[UPDATE March 7, 2013: Full text of the talk now posted here.]
Following our recent roundtable discussion in La Furia Umana, Therese Grisham, Julia Leyda, Steven Shaviro, and I have submitted a panel proposal on the topic of post-cinematic affect for next year’s conference of the Society for Cinema and Media Studies. If the proposal is accepted, I hope to develop in a more systematic way some of the thoughts I put forward in the roundtable discussion, particularly with regard to the role of the “irrational” camera. Here is the proposal I submitted for my contribution to the panel:
Crazy Cameras, Discorrelated Images, and the Post-Perceptual Mediation of Post-Cinematic Affect
Post-millennial films are full of strangely irrational cameras – physical and virtual imaging apparatuses that seem not to know their place with respect to diegetic and nondiegetic realities, and that therefore fail to situate viewers in a coherently designated spectating-position. While analyses ranging from David Bordwell’s diagnosis of “intensified continuity” to Matthias Stork’s recent condemnation of “chaos cinema” have tended to emphasize matters of editing and formal construction as the site of a break with classical film style, it is equally important to focus on the camera as a site of material, phenomenological relation between viewers and contemporary images. Thus, I aim to update Vivian Sobchack’s film-theoretical application of Don Ihde’s groundbreaking phenomenology of mediating apparatuses to reflect the recent shift to what Steven Shaviro has identified as a regime of “post-cinematic affect.” By setting a phenomenological focus on contemporary cameras in relation both to Shaviro’s work and to Mark B. N. Hansen’s recent work on “21st century media,” I will show that many of the images in today’s films are effectively “discorrelated” from the embodied interests, perspectives, and phenomenological capacities of human agents – pointing to the rise of a fundamentally post-perceptual media regime, in which “contents” serve algorithmic functions in a broader financialization of human activities and relations.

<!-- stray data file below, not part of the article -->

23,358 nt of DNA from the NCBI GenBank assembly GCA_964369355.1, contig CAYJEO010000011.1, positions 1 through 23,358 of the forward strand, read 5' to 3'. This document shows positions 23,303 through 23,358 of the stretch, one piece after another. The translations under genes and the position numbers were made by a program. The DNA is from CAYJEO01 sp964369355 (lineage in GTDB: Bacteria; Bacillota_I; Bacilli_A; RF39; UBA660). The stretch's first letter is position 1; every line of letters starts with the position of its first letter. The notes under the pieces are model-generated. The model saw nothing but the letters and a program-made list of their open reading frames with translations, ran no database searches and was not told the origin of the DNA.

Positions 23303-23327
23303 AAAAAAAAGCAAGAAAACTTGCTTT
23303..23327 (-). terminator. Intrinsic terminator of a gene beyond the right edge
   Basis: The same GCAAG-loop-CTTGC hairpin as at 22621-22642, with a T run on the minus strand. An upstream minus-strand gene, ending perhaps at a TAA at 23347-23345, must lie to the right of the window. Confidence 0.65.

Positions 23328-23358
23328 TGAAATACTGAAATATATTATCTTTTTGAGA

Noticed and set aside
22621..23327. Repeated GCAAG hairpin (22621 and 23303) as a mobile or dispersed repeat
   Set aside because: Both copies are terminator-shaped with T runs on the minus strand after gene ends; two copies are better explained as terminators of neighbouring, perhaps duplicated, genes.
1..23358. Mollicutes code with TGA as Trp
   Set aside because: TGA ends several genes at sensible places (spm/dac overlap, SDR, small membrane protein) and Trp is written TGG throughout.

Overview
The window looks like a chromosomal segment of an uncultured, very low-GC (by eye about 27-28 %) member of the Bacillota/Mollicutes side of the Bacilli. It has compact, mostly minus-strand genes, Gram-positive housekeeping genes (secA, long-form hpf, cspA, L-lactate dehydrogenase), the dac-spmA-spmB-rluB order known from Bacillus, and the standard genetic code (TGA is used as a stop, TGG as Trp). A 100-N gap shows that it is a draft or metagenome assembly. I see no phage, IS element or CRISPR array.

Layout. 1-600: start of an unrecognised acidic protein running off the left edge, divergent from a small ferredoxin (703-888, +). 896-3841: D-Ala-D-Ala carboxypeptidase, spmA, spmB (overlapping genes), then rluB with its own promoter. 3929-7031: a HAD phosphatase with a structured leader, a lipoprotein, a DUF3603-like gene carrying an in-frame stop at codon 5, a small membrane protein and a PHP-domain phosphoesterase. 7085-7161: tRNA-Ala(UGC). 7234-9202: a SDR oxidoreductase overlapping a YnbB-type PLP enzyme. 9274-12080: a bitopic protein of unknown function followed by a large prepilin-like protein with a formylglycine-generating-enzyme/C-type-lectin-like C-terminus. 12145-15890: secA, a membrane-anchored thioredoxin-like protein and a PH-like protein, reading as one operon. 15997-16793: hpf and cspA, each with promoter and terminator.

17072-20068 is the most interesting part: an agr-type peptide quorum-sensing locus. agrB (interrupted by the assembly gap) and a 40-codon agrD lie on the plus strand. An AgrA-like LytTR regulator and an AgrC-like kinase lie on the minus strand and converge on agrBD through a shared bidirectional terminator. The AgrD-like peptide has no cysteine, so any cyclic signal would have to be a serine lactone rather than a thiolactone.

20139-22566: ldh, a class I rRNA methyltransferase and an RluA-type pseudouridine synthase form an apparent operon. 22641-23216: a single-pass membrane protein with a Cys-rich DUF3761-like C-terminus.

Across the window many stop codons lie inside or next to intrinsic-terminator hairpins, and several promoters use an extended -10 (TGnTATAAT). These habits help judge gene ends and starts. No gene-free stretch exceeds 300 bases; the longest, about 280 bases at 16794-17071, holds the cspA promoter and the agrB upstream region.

Drawing on films such as District 9, Melancholia, WALL-E, or Transformers, the presentation sets out from a phenomenological analysis of contemporary cameras’ “irrationality.” For example, virtual cameras paradoxically conjure “realism” effects not by disappearing to produce the illusion of perceptual immediacy, but by emulating the physical presence of nondiegetic cameras in the scenes of their simulated “filming.” At the same time, real (non-virtual) cameras are today inspired by ubiquitous, aesthetically disinterested cameras that – in smartphones, surveillance cams, satellite imagery, automated vision systems, etc. – increasingly populate and transform our lifeworlds; accordingly, they fail to stand apart from their objects and to distinguish clearly between diegetic/nondiegetic, fictional/factual, or real/virtual realms. Contemporary cameras, in short, are deeply enmeshed in an expanded, indiscriminately articulated plenum of images that exceed capture in the form of photographic or perceptual “objects.” These cameras, and the films that utilize them, as I shall argue in a second step, mediate a nonhuman ontology of computational image production, processing, and circulation – leading to a thoroughgoing discorrelation of contemporary images from human perceptibility. In conclusion, I will relate my findings to recent theorizations of media’s broader shift toward an expanded (no longer visual or even perceptual) field of material affect.
Bordwell, David. “Intensified Continuity: Visual Style in Contemporary American Film.” Film Quarterly 55.3 (2002): 16-28.
Hansen, Mark B. N. Feed-Forward: The “Future” of 21st Century Media. Unpublished manuscript, forthcoming 2013/2014.
Ihde, Don. Technology and the Lifeworld: From Garden to Earth. Bloomington and Indianapolis: Indiana UP, 1990.
Shaviro, Steven. Post-Cinematic Affect. Winchester: Zer0 Books, 2010.
Sobchack, Vivian. The Address of the Eye: A Phenomenology of Film Experience. Princeton: Princeton UP, 1992.
(PS: The crazy mobile camera collection pictured above, the “cameravan,” belongs to one Harrod Blank, whose website is here. The image itself was taken from a website (here) licensed under a Creative Commons Attribution-Noncommercial-Share Alike 3.0 United States License.)